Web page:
Adolphe (Ralph) Miliband was born in Brussels on 7th January, 1924 to Polish Jewish parents who had fled economic depression in Warsaw. Hitler’s invasion of Belgium in May 1940 as part of the Nazis’ Western Offensive split the Miliband family in half: Ralph and father Samuel fled to England, while Ralph’s mother Renée and baby sister Nan stayed behind and hid on a farm for the duration of the war. They would not be reunited until 1950. Settling in London as a refugee, the young Miliband changed his name from Adolphe to Ralph and found work as a furniture-remover emptying bombed houses. The huge class inequalities and appalling conditions of immigrants and refugees of the East End slums was to prove an incredibly politicising environment for Miliband. In the summer of 1940, he visited Marx’s grave in Highgate cemetery where he swore an oath to the workers’ cause. Inspired in particular by the writings of Harold Laski, Miliband successfully applied to Laski’s university, the London School of Economics and Political Science (LSE) in 1941. Politically active on campus, Miliband was elected Vice President of the LSE Students’ Union in 1943 but soon afterwards temporarily halted his university career to join the Royal Navy. In 1947, Miliband obtained a First Class degree and was awarded a Leverhulme research studentship to work full-time under Laski’s supervision on his Ph.D. thesis, Popular Thought in the French Revolution, which examined the political ideas of the illiterate ‘menu peuple’ (the ‘common people’). In 1949, Miliband became Assistant Lecturer in Political Science at LSE.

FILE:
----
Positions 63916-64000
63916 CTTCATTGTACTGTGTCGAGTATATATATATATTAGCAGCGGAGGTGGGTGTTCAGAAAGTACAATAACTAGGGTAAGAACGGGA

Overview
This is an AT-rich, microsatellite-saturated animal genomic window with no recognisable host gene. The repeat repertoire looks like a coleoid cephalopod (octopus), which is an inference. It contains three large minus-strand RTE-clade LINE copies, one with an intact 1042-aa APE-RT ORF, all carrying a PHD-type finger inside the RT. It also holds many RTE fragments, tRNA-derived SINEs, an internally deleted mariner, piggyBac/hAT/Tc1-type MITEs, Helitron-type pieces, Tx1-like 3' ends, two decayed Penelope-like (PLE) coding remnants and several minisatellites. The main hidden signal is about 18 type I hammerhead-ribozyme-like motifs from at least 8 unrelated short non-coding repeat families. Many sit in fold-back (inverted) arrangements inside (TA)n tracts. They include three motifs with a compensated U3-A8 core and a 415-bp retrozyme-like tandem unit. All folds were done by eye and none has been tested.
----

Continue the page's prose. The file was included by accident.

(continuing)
Miliband was to remain at the LSE until 1972 when he was appointed Professor of Politics at the University of Leeds. By this time, Ralph Miliband had become one of the leading Marxist thinkers and principal figures associated with the British New Left that had emerged after the Soviet suppression of the 1956 Hungarian uprising and the expulsion of dissident members of the Communist Party like Edward Thompson and John Saville for their criticism of Stalinism. Miliband’s first book, Parliamentary Socialism: A Study in the Politics of Labour (1961), argued through detailed historical study of the politics of Labourism since 1900 how the party's dogmatic attachment to the dominant parliamentary representative system compromised its commitment to socialism and class struggle. In 1964, Miliband launched the annual, Socialist Register, which he would co-edit with first Saville and then Leo Panitch until his death. Miliband’s growing scepticism about the parliamentary road to socialism grew throughout the 1960s and was combined with equal rejection of Communist and Trotskyist alternatives. The experience renewed his belief in accessible socialist education as one of the most important elements of building the mass socialist alternatives to capitalism. Perhaps Miliband’s most famous and important intellectual contribution came with the 1969 publication of The State in Capitalist Society, a sociological analysis of how the state in the advanced capitalist world was dominated by class interests, fundamentally undermining pluralist notions of the state as a neutral arbiter between competing interest groups.
In 1974, Ralph Miliband took up his role as director of the Lipman Trust. After leaving Leeds in 1978, Miliband became a roving academic teacher for the rest of his life, spending much time in North America. During the 1980s, he became increasingly involved in efforts to build and empower the independent left in Britain along with Tony Benn, Hilary Wainwright, Raymond Williams and others, encapsulated in the Chesterfield Socialist Conferences out of which emerged the Socialist Movement and the independent green-left magazine Red Pepper (1994). All of this was symptomatic of Miliband’s lifetime commitment to developing socialist education and thought within communities and outside of the narrow confines of academia.